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Citizen Weekly

Monday 13 October 2014


Nzoia Sugar Company has refuted claims that the company has been losing Sh120 million per month due to illegal importation and smuggling of cheap sugar. Managing director Saul Wasilwa dismissed earlier reports that quoted the public relations officer to the effect that the Bungoma- based miller was unable to sell 100,000 metric tonnes saying the reporter had got the facts wrong. He said the figure quoted was imaginary since Nzoia Sugar mills 70,000 metric tonnes per year.

Wasilwa said the stock is moving contrary to reports that the company is not selling sugar besides milling daily, though not as fast as they would have liked to but that at least there was progress. Wasilwa urged the media to get facts before publishing reports.
Wasilwa attributed the high stocks to large volumes of illegally imported and cheap sugar circulating in the market.

Webuye West MP Alfred Sambu urged the government to deal decisively with unscrupulous businessmen who import cheap sugar which has now crippled the local sugar industry.
The illicit sugar has been retailing at Sh90 a kilogramme in supermarkets while the locally processed commodity is sold at Sh110 a kilogramme.  The rise in illegal sugar imports comes after the government tightened surveillance over importers of both domestic and industrial sugar to curb dumping it in the local market. The state plans to establish an inter-agency enforcement unit to deal with the illegal imports that have unsettled the market.

Despite a sustained decline in price, the commodity has remained artificially expensive as traders continue to rake in billions. In an exclusive interview with Weekly Citizen, Kakamega senator Bonny Khalwale blamed a cabal of powerful individuals for the chaos in the sugar sector, where everything possible is being done to keep sugar prices high as local millers perform dismally in market. Khalwale said the millers are being run down to ensure the same cartels buy them cheaply when they are finally offloaded in the market under an envisaged privatisation scheme, he claimed. Khalwale whose county is in the Western sugar belt did not divulge names of the shady individuals, but promised to reveal them in the senate where senators enjoy immunity as a special privilege.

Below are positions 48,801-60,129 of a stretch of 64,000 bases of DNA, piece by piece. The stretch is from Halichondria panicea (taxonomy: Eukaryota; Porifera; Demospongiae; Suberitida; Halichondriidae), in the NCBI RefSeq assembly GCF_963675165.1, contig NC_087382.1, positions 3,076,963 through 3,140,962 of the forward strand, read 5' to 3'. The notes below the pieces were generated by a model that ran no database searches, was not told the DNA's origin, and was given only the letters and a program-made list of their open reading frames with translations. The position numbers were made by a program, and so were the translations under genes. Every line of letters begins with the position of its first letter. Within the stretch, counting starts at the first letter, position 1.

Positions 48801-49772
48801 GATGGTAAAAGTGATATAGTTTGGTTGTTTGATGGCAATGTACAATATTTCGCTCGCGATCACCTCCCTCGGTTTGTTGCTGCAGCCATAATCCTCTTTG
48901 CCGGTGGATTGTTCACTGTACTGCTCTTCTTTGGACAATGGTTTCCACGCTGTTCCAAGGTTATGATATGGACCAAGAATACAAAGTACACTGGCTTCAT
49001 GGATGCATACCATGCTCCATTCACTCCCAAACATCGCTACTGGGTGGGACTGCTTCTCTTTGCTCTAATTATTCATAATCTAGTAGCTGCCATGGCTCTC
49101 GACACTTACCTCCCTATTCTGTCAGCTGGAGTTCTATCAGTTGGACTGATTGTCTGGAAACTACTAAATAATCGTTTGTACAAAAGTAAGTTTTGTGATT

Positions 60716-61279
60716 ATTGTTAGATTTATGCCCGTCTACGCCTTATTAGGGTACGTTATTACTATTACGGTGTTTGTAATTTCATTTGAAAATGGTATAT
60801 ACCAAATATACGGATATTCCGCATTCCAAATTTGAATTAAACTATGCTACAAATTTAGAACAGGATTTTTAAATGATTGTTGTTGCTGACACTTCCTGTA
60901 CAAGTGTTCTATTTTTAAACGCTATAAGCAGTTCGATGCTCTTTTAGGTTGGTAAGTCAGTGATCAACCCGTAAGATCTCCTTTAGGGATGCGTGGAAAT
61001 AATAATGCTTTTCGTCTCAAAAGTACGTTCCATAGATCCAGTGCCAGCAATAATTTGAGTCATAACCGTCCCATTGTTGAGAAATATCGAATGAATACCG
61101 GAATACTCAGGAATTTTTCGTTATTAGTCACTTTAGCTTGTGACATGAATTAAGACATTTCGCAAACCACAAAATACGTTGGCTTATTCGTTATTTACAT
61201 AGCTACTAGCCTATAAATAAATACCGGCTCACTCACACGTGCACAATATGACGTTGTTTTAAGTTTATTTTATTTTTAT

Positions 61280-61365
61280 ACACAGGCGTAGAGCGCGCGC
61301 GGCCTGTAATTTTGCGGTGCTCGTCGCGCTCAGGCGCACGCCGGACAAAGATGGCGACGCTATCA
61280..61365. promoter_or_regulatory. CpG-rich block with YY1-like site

Kimilili constituency politician Didmus Barasa raised concern over importation of illegal sugar. He said the vice threatens the local sugar industry. Barasa said if it is not checked, 10 sugar millers may soon close down and urged the government to move with speed and check the illegal trade by making sure foreign sugar does not affect production of the community by local sugar industries, he said.

During a thanksgiving service for Bungoma governor Ken Lusaka at Kamukuywa Primary School grounds in the county this year, President Uhuru Kenyatta told traders to stop importation of cheap sugar to protect the local industry. The president said the government will not tolerate unscrupulous traders who are killing the local sugar industry through cheap imports. The president directed release of Sh500 million to be paid to farmers who delivered their sugarcane to Nzoia Sugar Company.

He pointed out that the region’s economy depended on the sugar industry and urged cane farmers to diversify their activities by growing other cash crops. Bungoma governor has also voiced his concern at cheap sugar imports which he said was killing the local industry. Kenya has been a favourite destination for dumping of cheap sugar by unscrupulous businesspeople who take advantage of the high cost of production of the commodity by local millers. For example, it costs Sh86,970 to produce a tonne of sugar in Kenya compared to Sh26, 000 in Mauritius.

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